For older patients in England, Weir et al.’s [9] findings may provide a reason as to why making a choice of provider is regarded as relatively unimportant by older people. The mechanism that allows patients in England to choose a provider for an elective referral in primary care is the online based “choose and book” system [37]. Yet, due to a lack of engagement with information technology (IT), older people have suggested that having to access the internet to “choose and book” is inappropriate and leads to “rushed” choices. Unsurprisingly, most older people would prefer access to more traditional and conventional literature [9]. A lack of engagement with IT could also explain why a broader study found that GPs, with or without “choose and book,” often tend to make referrals on patients behalf [27]. It is unclear whether a more suitable choice of provider mechanism would encourage older people to shop around or, whether generally, older people will always be relatively indifferent to choosing a provider that is not local.

In terms of making choices and becoming involved in treatment decisions, Weir et al. [9] found that older people think that “the GP knows what is best for you in your situation and condition.” With a lack of preexisting knowledge, this finding is not surprising [38]. However, Weir et al. [9] also find that this view does not equate to a complete deferral of decision making to GPs. The view that “the GP knows what is best…” was often found to be consistent with a preference for decisions to be made in partnership with a GP. A cross European study indicates that older people appreciate qualitative information about their health condition so that treatment options can be discussed, with opportunities to ask questions and be listened to [33], and this is consistent with Weir et al.’s [9] English study. However, in reality the participants in Weir et al.’s [9] study stated that GPs often did not regard them as being able to make choices through reinforcing ageist stereotypes (e.g., through being hard of hearing or taking longer to process information) and often assumed they could not or did not permit them enough time to do so. Some have recommended extending the time for consultations where referrals and choices need to be made [23], and as Weir et al. [9] suggested, this seems especially relevant to the elderly.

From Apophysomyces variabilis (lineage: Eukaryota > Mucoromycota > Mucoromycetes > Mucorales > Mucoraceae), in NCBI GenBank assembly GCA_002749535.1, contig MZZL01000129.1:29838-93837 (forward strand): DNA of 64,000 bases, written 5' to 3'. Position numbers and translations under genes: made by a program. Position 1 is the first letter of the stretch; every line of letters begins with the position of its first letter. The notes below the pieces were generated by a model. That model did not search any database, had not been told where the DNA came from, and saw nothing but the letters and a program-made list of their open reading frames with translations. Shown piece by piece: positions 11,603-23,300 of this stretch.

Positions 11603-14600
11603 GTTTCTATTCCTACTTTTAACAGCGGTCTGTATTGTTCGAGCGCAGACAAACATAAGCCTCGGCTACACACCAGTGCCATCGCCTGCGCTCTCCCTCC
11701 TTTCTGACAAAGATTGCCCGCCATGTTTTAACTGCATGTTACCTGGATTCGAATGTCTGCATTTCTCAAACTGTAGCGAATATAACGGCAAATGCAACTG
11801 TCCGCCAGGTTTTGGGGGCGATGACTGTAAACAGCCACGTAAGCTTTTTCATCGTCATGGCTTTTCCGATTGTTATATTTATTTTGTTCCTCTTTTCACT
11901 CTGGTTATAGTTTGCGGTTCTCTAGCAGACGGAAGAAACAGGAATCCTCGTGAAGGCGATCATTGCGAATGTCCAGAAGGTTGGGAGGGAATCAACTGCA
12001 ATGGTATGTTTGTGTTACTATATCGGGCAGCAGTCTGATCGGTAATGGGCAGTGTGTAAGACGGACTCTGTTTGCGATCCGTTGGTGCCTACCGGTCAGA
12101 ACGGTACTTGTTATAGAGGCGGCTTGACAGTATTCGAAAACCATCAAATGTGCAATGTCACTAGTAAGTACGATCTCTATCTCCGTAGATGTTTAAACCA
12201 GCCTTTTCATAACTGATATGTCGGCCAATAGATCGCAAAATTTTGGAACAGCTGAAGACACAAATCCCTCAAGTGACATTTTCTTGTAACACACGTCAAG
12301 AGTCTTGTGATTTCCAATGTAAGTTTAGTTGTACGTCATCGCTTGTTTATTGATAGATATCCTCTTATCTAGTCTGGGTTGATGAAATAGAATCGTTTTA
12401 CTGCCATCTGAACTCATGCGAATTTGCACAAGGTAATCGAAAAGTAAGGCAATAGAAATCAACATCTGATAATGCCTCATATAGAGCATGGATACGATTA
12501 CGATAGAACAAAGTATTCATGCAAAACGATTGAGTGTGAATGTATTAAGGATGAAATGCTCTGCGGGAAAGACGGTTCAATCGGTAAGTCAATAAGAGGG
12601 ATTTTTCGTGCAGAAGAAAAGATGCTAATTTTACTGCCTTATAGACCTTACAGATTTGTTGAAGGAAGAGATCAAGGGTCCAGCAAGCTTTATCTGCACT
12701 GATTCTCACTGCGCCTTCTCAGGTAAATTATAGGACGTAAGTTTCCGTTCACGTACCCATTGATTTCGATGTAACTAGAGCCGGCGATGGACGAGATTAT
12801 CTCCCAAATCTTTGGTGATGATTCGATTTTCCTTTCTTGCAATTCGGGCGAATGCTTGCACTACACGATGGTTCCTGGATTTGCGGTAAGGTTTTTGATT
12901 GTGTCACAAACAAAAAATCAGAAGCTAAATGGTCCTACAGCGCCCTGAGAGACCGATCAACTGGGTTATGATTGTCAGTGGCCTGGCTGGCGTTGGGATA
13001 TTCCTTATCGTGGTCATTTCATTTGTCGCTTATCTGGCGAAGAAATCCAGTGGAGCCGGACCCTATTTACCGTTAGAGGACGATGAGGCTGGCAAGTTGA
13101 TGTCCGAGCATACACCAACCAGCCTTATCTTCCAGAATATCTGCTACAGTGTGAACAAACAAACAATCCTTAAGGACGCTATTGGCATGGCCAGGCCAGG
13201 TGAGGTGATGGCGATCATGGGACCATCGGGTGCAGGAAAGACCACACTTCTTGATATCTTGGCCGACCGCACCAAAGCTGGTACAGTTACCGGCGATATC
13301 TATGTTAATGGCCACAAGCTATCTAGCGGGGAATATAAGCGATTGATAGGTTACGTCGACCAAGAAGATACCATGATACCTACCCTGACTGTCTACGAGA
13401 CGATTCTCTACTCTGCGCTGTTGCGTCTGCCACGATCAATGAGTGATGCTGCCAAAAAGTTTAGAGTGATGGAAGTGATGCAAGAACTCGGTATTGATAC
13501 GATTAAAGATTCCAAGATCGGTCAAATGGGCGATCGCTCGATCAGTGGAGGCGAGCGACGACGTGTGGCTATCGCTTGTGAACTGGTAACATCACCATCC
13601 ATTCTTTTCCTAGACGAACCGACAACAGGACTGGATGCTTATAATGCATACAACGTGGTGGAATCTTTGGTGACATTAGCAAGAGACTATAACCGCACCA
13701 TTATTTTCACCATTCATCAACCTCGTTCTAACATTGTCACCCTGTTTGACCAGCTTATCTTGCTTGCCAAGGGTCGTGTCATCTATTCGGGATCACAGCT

Another broader qualitative study that elicits GP views of patient choice provided some reasons as to why practice may not always enable patient choice, control, and responsibility [27]. They found that support among GPs for facilitating patient choice is hugely diverse. The study, which canvassed the views of GPs from a broad range of localities, categorised participants as enthusiasts, sceptics, or paternalists. Many were either sceptical of the value of choice and/or thought that they knew best. Rosen et al’s [27] study indicated that many GPs agreed with the kind of concerns discussed in the theoretical section of this paper; namely, that the ability to form a rational choice based on understanding “formal” information is often not realistic. Yet, as established, this is not consistent with what previous studies have indicated about older people; namely, that they wish to be enabled to become involved in decision making [9, 33].